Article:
Tourist numbers rise, but more slowly than we had expected

The number of tourists travelling through Keflavík Airport rose by nearly 10% year-on-year in Q1/2024. This is a smaller increase than we had expected, and furthermore, indicators imply that revenues per tourist may be on the decline. The next few weeks will probably bring greater clarity about whether tourism industry revenues are likely to increase to any marked degree this year, after several years of swift growth.

About 173,000 foreign nationals departed the country via Keflavík Airport in March, according to new figures from the Icelandic Tourist Board. The total, which is roughly equal to the 2018 peak, represents a YoY rise of just under 8%. Nonetheless, it is somewhat smaller than we had expected, given that this year’s Easter holidays fell mostly in March, while in 2023, they occurred in April.

As is frequently the case as the spring advances, Americans outnumbered the British as a share of the total visitor group in March, while the latter had been the largest nationality group in the first months of this year. In all, Americans accounted for nearly 22% of the total, followed by the British, with just under 20%. Next in line were visitors from China (5%) and France and Italy (4.8% each). Chinese nationals have begun globetrotting in far greater numbers again, after a long period of travel restrictions and reduced appetite for travel in the wake of the pandemic. For instance, the number of Chinese visitors to Iceland in 2024 to date exceeds the total for 2022 as a whole, and equals nearly half of the year-2023 total.

This year’s outlook for tourism was widely discussed throughout the winter, as prospects have dimmed due to the seismic activity on the Reykjanes peninsula and the weaker competitive position of the sector after the post-pandemic boom.  Signs that visitors to Iceland are staying a shorter time in the country, together with reports of setbacks in bookings from some (but not all) tourism operators, are among current causes for concern.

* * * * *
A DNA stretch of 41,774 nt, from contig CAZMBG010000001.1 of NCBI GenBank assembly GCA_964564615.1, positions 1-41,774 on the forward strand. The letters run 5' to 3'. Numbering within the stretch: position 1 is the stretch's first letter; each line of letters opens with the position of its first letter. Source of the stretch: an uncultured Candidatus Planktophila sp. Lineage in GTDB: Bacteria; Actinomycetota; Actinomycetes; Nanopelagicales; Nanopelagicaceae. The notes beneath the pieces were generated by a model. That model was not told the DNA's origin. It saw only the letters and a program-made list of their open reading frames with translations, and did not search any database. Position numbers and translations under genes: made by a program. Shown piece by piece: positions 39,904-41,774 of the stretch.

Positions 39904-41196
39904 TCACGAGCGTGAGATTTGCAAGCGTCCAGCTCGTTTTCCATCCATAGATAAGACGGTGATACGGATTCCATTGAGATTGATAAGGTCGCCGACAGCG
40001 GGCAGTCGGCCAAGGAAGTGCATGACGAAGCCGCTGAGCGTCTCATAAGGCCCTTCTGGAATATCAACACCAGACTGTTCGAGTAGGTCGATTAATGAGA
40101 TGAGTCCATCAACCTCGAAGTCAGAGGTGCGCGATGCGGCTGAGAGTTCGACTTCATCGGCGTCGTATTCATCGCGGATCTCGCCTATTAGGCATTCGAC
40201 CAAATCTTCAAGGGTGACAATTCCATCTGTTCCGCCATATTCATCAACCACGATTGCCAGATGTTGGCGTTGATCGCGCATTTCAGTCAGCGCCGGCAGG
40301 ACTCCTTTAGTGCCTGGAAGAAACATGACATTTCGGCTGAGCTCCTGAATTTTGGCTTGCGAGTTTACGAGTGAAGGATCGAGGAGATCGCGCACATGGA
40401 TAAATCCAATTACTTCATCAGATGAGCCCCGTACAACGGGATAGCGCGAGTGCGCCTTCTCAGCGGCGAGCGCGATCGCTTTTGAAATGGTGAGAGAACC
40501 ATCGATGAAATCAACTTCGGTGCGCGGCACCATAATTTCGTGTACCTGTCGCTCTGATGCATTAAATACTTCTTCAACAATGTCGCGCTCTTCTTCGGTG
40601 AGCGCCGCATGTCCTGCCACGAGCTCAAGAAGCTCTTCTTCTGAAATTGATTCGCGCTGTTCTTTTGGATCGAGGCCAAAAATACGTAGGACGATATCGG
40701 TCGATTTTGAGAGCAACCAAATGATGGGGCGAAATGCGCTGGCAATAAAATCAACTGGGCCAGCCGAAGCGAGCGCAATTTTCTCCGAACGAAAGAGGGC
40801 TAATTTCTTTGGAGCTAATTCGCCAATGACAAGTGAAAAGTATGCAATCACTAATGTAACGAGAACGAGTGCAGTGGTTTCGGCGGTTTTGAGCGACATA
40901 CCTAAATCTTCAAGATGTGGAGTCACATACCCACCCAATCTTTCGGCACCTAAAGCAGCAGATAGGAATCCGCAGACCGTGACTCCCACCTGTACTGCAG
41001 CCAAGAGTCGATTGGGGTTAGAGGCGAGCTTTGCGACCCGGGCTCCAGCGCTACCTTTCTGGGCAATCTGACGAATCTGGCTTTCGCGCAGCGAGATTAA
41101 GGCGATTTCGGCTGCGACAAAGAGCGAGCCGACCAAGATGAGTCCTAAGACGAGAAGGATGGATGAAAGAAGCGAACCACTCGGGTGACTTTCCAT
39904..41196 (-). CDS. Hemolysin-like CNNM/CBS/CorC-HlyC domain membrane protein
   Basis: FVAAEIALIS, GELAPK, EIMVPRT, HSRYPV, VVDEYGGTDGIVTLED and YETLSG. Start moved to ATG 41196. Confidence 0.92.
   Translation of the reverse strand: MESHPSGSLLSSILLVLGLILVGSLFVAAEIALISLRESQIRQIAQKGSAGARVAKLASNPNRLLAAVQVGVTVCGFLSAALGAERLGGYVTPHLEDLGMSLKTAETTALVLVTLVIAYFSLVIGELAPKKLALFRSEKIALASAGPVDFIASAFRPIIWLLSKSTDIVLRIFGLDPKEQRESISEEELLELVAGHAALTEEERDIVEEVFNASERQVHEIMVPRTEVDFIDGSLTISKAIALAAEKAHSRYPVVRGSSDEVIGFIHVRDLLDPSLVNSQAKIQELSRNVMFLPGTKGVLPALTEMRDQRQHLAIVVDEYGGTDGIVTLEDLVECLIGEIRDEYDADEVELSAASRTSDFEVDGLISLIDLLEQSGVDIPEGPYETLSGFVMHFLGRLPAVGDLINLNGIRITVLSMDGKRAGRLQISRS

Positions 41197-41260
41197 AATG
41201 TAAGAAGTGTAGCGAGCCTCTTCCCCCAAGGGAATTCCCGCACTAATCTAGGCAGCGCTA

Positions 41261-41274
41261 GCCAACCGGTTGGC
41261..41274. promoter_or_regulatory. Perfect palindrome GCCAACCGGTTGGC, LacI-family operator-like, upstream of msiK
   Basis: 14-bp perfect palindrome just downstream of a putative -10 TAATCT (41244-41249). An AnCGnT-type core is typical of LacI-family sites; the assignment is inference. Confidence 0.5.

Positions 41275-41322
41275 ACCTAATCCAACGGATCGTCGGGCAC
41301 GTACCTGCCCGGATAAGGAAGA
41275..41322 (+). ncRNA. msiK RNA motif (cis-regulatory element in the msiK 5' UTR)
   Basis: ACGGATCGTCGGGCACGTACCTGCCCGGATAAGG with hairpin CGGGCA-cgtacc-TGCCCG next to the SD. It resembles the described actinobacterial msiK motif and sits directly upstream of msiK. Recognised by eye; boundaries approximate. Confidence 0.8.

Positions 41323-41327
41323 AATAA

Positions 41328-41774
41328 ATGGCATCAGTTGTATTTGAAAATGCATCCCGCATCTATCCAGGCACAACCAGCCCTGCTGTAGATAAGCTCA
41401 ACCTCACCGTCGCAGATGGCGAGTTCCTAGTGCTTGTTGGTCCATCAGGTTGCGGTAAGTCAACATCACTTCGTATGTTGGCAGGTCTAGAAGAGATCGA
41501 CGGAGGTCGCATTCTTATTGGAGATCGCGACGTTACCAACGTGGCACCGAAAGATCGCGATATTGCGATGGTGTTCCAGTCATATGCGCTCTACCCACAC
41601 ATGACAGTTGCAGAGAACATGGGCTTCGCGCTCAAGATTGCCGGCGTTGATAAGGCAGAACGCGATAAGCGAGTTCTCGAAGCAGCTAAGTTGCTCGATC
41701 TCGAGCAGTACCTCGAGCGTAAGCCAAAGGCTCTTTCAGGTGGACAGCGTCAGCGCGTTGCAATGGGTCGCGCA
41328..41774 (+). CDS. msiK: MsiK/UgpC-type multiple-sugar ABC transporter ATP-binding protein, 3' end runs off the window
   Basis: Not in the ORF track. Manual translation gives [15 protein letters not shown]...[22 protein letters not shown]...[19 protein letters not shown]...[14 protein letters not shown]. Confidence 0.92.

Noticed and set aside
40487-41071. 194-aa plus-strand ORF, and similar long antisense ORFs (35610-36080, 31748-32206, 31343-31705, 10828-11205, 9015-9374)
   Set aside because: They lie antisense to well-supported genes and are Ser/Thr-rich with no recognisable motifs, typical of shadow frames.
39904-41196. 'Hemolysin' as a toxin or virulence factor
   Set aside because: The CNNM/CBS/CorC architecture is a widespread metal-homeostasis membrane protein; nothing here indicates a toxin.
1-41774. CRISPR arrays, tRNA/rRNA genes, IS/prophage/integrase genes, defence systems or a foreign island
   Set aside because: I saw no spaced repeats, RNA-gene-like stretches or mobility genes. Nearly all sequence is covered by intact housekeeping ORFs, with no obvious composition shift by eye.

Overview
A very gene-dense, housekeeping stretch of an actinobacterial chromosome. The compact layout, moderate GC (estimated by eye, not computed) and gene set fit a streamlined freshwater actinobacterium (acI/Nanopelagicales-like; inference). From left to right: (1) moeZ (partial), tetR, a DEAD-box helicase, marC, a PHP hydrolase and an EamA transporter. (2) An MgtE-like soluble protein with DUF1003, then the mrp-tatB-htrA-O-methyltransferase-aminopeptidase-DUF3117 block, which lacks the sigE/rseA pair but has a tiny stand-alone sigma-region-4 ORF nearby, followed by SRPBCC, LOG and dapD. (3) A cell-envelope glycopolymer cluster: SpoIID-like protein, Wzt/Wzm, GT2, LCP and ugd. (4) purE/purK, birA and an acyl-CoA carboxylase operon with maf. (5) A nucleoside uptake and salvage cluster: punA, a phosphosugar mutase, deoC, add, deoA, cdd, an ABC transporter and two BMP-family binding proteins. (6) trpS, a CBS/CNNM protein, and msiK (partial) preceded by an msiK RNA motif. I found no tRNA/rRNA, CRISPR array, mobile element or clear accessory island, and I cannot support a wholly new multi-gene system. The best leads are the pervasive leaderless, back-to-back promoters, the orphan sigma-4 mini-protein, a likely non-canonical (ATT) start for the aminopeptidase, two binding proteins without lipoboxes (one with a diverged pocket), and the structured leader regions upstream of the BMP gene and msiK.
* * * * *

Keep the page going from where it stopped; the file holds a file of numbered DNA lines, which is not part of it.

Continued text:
Looking more closely at related indicators and comparing them with departure figures from the Icelandic Tourist Board suggests that bed-nights at registered guest accommodation totalled 2.6 per foreign tourist. This is a major change relative to the past few years: In January/February, bed-nights averaged 3.1 in 2023, 3.0 in 2022, and 2.9 during the last years before the pandemic. In February, bed-nights declined by 2.5% YoY despite a 14% increase in departures from Keflavík Airport, according to a press release from Statistics Iceland (SI).

Furthermore, comparing payment card turnover via domestic acquirers to tourist numbers in Q1/2024 shows that turnover with foreign cards declined by 11% YoY in ISK terms. These figures have a significant shortcoming, however, in that they do not cover payment card transactions made in Iceland but handled by foreign acquirers. A number of tourism operators have moved their business from domestic to foreign acquirers in the recent term, and as a result, card turnover data are less useful as a coincident indicator of developments in tourism. It will be interesting to see data on turnover in the sector during the initial months of the year once they are published later in April, not least to shed light on how they line up with the above-mentioned indicators.

Will tourism revenues increase significantly this year?

In Q1, a total of 460,000 foreign nationals departed Iceland via Keflavík Airport, nearly 10% more than in the same period of 2023. Nevertheless, developments have fallen somewhat short of the projected tourist numbers in our macroeconomic forecast, published in late January. In that forecast, we estimated that 486,000 tourists would visit the country in Q1, which would have equalled a 16% YoY increase.

By the same token, it is still highly uncertain whether our forecast of just over 2.4 million tourist arrivals in 2024 as a whole will materialise, and in light of the data indicating shorter average stays, it is uncertain whether visitor numbers and tourism revenues will move in line with one another. We have recently discussed the potential impact of weaker-than-expected activity in tourism on the domestic economy, labour market, and housing market. If tourism revenues do not grow discernibly this year – due to a weak increase in visitor numbers, reduced revenues per tourist, or a combination of the two – the economy will cool faster than recent forecasts have generally assumed. The broad outlines of the peak tourist season should grow clearer this month, when large foreign tourism companies finalise their bookings for the coming summer and autumn.


Jón Bjarki Bentsson

Chief economist